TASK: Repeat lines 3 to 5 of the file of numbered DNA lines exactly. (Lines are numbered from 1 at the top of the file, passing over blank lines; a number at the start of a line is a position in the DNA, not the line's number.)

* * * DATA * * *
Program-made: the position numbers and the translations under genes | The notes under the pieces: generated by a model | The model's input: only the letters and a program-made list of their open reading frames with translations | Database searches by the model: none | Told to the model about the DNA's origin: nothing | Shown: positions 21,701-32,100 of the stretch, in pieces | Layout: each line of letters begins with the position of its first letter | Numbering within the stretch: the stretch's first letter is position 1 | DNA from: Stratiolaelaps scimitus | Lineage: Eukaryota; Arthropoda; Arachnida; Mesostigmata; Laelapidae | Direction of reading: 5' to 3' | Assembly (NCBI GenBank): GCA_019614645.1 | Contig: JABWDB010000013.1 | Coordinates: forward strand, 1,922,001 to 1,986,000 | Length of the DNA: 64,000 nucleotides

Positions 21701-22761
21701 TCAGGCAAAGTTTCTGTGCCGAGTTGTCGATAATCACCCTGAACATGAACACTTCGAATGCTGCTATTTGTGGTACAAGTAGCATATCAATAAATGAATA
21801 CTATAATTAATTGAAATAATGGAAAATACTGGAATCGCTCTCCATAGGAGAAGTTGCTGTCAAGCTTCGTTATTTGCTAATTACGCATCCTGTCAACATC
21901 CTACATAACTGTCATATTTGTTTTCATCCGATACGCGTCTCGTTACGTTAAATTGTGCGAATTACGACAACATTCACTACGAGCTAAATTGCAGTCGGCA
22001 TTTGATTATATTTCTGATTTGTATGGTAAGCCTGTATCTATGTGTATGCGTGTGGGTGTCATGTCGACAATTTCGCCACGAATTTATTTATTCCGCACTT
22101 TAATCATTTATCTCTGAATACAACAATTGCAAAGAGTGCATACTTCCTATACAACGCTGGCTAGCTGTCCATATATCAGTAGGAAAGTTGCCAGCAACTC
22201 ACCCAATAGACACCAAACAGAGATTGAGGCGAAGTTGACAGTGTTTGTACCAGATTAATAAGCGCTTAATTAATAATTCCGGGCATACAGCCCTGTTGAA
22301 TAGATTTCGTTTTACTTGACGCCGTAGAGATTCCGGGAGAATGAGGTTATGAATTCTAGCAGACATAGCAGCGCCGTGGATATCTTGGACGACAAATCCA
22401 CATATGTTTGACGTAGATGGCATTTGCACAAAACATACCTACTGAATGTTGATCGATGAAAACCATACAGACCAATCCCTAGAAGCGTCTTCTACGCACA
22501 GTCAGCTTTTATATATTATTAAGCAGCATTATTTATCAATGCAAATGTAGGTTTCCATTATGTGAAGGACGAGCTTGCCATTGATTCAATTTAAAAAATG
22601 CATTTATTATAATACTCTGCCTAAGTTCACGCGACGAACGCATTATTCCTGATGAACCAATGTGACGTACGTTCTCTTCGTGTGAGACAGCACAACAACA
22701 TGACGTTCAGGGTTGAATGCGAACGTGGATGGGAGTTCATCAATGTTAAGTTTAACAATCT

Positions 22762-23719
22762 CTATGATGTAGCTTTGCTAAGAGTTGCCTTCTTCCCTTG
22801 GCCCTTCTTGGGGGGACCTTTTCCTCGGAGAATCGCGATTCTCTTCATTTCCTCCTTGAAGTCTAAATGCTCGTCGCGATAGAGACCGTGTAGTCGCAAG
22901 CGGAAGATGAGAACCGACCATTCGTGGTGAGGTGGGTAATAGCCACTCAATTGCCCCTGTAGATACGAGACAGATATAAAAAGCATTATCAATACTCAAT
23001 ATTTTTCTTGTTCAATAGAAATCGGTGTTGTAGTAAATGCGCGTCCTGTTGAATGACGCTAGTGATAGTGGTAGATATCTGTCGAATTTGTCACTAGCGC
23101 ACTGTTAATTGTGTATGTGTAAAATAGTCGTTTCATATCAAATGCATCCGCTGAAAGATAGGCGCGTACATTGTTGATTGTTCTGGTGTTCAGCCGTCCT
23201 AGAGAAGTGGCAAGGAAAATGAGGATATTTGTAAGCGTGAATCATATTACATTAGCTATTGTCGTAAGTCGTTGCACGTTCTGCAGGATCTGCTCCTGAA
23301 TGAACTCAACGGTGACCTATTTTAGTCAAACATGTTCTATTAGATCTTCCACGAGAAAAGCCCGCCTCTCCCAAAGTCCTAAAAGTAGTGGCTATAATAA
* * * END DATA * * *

21701 TCAGGCAAAGTTTCTGTGCCGAGTTGTCGATAATCACCCTGAACATGAACACTTCGAATGCTGCTATTTGTGGTACAAGTAGCATATCAATAAATGAATA
21801 CTATAATTAATTGAAATAATGGAAAATACTGGAATCGCTCTCCATAGGAGAAGTTGCTGTCAAGCTTCGTTATTTGCTAATTACGCATCCTGTCAACATC
21901 CTACATAACTGTCATATTTGTTTTCATCCGATACGCGTCTCGTTACGTTAAATTGTGCGAATTACGACAACATTCACTACGAGCTAAATTGCAGTCGGCA